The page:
Understanding and meeting information needs following unintentional injury: Comparing the accounts of patients, carers and service providers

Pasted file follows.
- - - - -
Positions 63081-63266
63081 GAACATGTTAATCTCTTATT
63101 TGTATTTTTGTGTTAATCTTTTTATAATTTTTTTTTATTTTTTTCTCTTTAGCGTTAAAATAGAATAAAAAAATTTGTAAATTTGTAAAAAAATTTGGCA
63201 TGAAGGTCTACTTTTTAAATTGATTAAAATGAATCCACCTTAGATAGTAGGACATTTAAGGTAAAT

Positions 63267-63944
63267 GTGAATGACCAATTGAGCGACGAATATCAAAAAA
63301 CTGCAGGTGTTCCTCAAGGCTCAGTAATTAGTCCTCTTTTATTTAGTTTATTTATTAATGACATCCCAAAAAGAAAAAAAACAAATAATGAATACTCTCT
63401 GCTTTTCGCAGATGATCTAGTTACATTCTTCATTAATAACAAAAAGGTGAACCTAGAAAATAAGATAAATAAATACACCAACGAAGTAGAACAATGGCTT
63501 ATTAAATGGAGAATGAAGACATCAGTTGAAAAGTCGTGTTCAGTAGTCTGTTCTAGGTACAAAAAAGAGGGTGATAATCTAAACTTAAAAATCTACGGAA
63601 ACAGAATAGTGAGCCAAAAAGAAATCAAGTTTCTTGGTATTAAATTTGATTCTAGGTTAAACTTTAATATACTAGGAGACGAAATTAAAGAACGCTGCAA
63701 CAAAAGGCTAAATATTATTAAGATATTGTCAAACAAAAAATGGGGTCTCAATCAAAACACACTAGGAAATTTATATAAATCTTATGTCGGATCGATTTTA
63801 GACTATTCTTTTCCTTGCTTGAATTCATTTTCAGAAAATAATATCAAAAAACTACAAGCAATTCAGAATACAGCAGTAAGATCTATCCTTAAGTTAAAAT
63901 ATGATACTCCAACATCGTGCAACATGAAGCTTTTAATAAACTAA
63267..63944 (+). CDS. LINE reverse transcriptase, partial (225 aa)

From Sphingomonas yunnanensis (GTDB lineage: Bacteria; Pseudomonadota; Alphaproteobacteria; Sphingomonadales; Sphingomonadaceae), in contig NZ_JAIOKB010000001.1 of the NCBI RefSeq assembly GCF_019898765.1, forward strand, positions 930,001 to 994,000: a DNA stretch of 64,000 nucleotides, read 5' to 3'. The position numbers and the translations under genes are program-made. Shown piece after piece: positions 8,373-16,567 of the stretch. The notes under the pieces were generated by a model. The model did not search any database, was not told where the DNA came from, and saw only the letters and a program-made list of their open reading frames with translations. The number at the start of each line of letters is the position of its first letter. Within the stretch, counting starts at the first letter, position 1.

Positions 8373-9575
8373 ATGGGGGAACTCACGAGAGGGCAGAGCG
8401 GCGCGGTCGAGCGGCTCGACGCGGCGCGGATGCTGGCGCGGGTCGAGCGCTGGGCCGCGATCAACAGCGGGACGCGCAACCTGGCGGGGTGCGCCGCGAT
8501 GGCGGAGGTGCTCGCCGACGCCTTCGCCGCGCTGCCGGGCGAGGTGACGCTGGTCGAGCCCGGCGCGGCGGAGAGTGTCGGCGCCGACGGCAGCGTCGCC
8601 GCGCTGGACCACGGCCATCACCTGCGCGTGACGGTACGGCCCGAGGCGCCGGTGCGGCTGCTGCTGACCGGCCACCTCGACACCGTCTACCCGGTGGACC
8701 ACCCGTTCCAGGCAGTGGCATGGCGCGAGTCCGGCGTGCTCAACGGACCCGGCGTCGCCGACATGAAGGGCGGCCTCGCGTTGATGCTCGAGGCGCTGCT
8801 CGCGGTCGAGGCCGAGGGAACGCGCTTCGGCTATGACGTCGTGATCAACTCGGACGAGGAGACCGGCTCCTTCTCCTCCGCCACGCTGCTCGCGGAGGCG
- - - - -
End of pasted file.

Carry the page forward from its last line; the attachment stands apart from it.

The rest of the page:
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Objective: To explore information needs of unintentional injury patients and their carers over time, across services, and how such needs are met from the perspectives of patients, carers and service providers.; Methods: Qualitative nested study within a multi-centre longitudinal study quantifying psycho-social, physical, occupational outcomes and service use and costs following a range of unintentional injuries. Semi-structured interviews conducted with 45 patients during the first year post injury, 18 of their carers and 40 providers of services.; Results: Patients and carers needed information about the nature and severity of injury, prognosis, self-management and further services. Information needs changed over time with the biggest difficulties being during transfer from primary to secondary care. Barriers to information provision included service providers' time limitations and uncertainty around information provision, and patients' reluctance to ask for information or inability to process it. Suggested improvements included provision of reassurance as well as factual information, information about further services, earlier follow-up, increased appointment times and greater involvement of families where appropriate.; Conclusions: The information needs of patients and carers post injury change with time and there are a number of ways to remove gaps and barriers in current provision to meet such needs.; Practice Implications: Providing information on injury management, prognosis and available services and reassurance at each stage of the recovery process in secondary care and when transferring to primary care would be helpful for patients and carers. A follow-up contact soon after discharge and the opportunity to ask questions could be beneficial. Better information about the patient's needs and ways they can help could help carers fulfil their caring role.; Copyright © 2015 Elsevier Ltd. All rights reserved.